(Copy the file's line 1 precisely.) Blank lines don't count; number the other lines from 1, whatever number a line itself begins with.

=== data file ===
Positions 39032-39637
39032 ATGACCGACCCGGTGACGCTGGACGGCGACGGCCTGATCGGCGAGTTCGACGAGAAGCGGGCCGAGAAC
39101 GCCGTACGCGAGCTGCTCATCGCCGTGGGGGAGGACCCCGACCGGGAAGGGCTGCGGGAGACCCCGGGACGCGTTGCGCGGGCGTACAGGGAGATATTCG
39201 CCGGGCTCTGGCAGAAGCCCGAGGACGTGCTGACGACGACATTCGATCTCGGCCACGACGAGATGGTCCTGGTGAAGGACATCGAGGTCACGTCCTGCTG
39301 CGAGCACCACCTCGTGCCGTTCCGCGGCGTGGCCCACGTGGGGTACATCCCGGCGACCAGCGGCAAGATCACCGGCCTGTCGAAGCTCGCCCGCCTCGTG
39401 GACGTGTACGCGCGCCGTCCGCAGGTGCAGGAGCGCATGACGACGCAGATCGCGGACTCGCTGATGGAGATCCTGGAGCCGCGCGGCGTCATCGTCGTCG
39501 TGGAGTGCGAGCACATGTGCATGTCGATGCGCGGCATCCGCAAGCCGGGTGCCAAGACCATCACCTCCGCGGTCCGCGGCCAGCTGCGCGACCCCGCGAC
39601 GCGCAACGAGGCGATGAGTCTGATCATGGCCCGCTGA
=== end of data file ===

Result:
Positions 39032-39637